The new year got off to a good start for mortgages. Minutes from the Federal Open Market Committee's December meeting suggest that they are nearing the end of their tightening cycle. The market rallied on this news, and moved the 2s/10s spread back into positive territory from flat to slightly inverted at year-end. This encouraged real and fast money, servicers and dealers to become active buyers. The re-steepening of the curve also led investors up in coupon into mostly 5.5s and 6s in 30s. Meanwhile, 15s also saw strong support with an up in coupon preference as well. Originator selling picked up as the week progressed and by later in the week, activity was near its $1 billion per day average. Supply has been concentrated in 5.5% coupons.
The near term outlook suggests better buying should continue for the next few days after which better profit taking could enter the picture. Traditionally, the sector benefits from the drop in vol following the employment report. Also, Monday should see reinvestment of December paydowns. JPMorgan Securities is currently estimating paydowns to be around $41 billion.
In research last week, UBS analysts stated that mortgages looked fundamentally cheap on their model. In addition, they see technicals as balanced with the net positive fixed-rate supply getting absorbed by overseas investors. Based on the above, UBS is maintaining a modest overweight in MBS.
Refi Index gains in holiday period
The Mortgage Bankers Association reported a 1.5% decline in mortgage application activity for the week ending Dec. 30. Activity was boosted by a seasonally adjusted 8% increase in refinancing activity to 1363 from its lowest level since April 2002 - 1259. Purchase activity, meanwhile, slid 3% to 418. As a percentage of total application activity, refinancings rose to 42.7% from 40.2% in the previous week. ARM share fell to 28.8% from 32.5%.
In the first week of the new year, mortgage rates held little changed from last week, according to Freddie Mac's weekly survey. For the week ending Jan. 6, the 30-year fixed rate average 6.21%, down from 6.22% last week. In other programs, 15-year fixed rates were unchanged at 5.76%; 5/1 hybrid ARM rates were down one basis point to 5.78%; and one-year ARM rates rose one basis point to 5.16%.
With the modest decline in mortgage rates over the past several weeks and the holidays past, expectations are for refinancing activity to increase towards 1500 in the next couple of weeks.
Looking back over 2005, 30-year mortgage rates averaged 5.87%, little changed from 2004's average of 5.84%. In 2006, expectations are for the 30-year rate to average 6.44%. Meanwhile, 15-year fixed mortgage rates recording a larger increase averaging 5.42% versus 5.21% in the previous year. One-year ARM rates recorded the highest year-over-year gains due to the Fed rate hikes, averaging 4.49% in 2005 compared to 3.90% in 2004. Despite the flattening of the curve and large increase in short rates, ARM activity is expected to remain relatively strong at around 30% in 2006, down just slightly from 2005 levels.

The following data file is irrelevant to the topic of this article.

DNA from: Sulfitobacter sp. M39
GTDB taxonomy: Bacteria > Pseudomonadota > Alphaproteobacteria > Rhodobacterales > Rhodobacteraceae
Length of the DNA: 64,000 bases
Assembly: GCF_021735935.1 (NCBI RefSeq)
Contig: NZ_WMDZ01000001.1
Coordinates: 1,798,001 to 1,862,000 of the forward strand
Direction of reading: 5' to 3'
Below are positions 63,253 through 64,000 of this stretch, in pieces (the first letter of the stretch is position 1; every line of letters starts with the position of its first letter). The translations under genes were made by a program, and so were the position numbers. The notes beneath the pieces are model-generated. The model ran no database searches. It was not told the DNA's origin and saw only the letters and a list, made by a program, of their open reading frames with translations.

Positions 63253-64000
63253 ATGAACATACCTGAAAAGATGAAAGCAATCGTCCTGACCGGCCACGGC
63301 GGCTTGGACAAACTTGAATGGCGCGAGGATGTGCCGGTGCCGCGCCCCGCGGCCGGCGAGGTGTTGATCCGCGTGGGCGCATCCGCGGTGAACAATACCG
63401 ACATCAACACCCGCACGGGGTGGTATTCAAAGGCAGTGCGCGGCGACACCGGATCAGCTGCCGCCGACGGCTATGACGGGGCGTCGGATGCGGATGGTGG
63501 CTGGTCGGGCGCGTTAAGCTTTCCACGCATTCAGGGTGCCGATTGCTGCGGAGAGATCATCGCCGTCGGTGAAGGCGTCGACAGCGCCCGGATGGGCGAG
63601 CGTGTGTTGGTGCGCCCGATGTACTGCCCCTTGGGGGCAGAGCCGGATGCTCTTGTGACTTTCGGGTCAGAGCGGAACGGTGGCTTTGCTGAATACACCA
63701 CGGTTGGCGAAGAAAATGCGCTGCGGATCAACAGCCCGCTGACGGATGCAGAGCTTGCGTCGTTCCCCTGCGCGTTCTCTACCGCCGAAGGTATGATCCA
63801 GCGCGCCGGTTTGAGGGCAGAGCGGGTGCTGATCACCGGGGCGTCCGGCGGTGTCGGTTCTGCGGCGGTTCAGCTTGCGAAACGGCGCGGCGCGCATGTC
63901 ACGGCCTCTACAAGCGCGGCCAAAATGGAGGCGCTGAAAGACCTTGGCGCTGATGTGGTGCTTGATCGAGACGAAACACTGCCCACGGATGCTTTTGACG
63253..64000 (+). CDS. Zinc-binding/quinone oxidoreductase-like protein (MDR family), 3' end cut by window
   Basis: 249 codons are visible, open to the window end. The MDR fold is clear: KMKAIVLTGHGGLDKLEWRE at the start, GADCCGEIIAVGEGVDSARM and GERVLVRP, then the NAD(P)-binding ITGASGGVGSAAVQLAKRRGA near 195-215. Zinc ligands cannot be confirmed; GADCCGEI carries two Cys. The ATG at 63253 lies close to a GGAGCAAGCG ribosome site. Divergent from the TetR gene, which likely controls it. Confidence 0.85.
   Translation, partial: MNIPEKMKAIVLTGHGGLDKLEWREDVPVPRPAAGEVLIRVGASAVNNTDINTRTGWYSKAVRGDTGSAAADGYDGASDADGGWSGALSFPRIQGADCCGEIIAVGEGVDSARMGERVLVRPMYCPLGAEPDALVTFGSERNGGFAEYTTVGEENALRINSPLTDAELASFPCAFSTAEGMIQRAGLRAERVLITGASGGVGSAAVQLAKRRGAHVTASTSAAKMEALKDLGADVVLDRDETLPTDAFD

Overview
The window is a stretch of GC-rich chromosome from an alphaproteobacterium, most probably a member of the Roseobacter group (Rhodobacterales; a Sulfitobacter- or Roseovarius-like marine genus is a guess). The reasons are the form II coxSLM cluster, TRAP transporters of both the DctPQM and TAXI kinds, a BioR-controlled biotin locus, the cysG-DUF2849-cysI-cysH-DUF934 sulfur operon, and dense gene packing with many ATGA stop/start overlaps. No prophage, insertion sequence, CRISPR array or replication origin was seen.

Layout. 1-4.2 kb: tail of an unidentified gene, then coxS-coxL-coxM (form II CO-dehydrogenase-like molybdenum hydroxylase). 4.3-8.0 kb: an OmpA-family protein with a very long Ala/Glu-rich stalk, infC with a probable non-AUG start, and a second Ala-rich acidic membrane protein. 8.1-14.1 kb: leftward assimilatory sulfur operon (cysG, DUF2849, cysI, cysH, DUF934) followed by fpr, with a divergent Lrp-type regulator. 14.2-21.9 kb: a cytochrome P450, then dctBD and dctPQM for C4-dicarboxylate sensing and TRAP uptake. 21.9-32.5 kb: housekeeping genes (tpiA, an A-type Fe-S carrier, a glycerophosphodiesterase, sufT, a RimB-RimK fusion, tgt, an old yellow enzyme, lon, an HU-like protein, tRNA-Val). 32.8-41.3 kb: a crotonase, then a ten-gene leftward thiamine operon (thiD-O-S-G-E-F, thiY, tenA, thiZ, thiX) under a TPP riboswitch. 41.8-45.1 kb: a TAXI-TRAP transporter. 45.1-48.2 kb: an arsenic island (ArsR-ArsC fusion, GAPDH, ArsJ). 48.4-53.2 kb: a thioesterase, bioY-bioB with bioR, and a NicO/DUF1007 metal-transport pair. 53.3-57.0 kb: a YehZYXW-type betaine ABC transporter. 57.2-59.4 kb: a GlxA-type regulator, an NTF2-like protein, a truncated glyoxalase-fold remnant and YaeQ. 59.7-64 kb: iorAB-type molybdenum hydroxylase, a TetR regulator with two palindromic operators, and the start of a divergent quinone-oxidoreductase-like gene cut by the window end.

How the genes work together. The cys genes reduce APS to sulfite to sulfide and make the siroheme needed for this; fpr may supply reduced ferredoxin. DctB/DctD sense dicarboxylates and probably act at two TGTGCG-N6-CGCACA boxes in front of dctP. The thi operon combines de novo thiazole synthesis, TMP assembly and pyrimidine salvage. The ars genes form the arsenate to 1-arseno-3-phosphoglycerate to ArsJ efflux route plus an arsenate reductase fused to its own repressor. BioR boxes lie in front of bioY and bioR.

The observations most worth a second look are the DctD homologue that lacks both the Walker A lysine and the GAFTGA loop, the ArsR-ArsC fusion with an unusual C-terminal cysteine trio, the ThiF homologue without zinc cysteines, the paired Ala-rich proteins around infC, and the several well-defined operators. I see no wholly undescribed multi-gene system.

The December prepayment reports were out Friday, after ASR went to press. Speeds were expected to slow another 10% to12% on average from November's level in response to a sharp increase in mortgage rates and a decline in refinancing activity in recent months. For example, in November the 30-year fixed rate mortgage rate averaged 6.33% compared to 6.07% in October, according to Freddie Mac. Over the same period, the MBA's Refinance Index averaged around 1633 in November, declining from an average of 1970 in October.
For 2005, prepayments were relatively stable, though elevated, with speeds peaking in July and August as declines in mortgage rates in late June/early July provided one more attractive opportunity for the housing market. The year is expected to close out with speeds on 2003 vintage 5.5s and higher prepaying at their slowest level of the year. Meanwhile, 2004 5.5s and lower coupons are predicted to hold modestly higher than their slowest levels observed at the start of 2005.
Peering into early 2006, speeds are expected to slow even further in January and February, before starting to trend higher as the spring season brings increased activity. Still by May, Bear Stearns predicts speeds will be only similar to what consensus is predicting for December.
The refinance incentive has deteriorated significantly with only around 10% of borrowers having an incentive. This is looking to slip further if mortgage rates rise as is expected. Currently, the 30-year fixed mortgage rate is anticipated to average 6.44% in 2006, up 55 basis points from 2005's average.
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